Conceptions of Evil

Course NameConceptions of Evil
Course CodePHI555
DescriptionThe purpose of this course is to explores and critically examine the most prominent interpretations of the phenomenon of evil put forward by the great philosophical, political, and religious thinkers of humanity. The unprecedented eruption of evil that occurred in our part of the world in the context of the 20th Century totalitarianisms, the ongoing horrors of genocides, ethnic cleansings, and terrorist atrocities, as well as the universality of the experience of evil in individual lives of people across times and cultures, makes reflection on evil a good point of departure in the global search for the common moral ground in our increasingly fragmented and yet increasingly interconnected world. For this reason this course, while focusing primarily on the concepts of evil developed within the Western intellectual tradition, explores also the Asian contributions to the human thinking about the sources and the nature of evil.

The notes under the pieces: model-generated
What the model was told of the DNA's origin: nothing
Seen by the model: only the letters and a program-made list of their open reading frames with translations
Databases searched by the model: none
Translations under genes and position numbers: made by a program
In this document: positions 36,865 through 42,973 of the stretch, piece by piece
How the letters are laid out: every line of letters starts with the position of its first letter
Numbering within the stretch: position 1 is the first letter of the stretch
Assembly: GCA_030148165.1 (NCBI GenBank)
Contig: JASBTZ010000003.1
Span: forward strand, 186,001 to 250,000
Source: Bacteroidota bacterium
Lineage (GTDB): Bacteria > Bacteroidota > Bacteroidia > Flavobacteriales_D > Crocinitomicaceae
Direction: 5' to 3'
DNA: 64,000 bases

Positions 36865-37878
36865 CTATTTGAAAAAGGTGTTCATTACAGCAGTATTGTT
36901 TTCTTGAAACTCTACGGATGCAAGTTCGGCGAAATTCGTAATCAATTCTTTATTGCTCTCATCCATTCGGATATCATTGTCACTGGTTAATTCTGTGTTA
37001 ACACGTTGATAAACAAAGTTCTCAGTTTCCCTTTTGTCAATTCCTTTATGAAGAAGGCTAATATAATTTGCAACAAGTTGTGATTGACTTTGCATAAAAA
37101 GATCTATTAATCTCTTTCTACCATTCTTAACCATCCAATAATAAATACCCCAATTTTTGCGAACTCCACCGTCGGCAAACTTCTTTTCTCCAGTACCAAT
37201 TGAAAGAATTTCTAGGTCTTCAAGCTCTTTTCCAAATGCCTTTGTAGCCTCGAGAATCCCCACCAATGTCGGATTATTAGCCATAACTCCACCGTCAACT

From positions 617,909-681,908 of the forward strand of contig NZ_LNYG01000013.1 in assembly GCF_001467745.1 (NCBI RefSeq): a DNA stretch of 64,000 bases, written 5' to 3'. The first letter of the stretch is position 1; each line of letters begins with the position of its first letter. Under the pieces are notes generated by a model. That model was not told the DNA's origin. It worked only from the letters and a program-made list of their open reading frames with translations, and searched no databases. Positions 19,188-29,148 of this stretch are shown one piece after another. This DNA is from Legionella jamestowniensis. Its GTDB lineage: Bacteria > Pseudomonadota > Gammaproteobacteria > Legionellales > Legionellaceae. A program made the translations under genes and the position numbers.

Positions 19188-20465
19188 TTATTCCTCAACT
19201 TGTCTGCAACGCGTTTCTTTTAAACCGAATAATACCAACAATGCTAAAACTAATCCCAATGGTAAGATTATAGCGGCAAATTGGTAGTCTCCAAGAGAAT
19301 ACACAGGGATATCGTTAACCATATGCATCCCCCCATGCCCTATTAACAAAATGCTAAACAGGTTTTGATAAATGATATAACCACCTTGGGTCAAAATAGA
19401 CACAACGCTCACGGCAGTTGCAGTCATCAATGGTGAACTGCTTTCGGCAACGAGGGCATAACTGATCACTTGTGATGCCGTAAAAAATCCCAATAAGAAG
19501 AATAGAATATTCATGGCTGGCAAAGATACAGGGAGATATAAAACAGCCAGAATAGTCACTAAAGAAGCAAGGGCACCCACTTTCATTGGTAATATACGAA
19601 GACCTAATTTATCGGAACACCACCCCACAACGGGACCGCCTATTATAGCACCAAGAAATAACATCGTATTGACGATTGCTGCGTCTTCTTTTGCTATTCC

Learning OutcomesUpon completion of this course, students should be able to:
– Comprehend and have a clear understanding of the main philosophical attempts to define and explain the phenomenon of evil;
– Outline, analyze and criticize the arguments put forward by the greatest thinkers of humanity whose works shed light on the problem of evil;
– Place in the historical and social context the most extreme examples of “political evil”;
– Compare and contrast philosophical, religious, psychological and political accounts of evil.
SchoolSchool of Humanities & Social Sciences
Number of credits (US / ECTS)3 US / 6 ECTS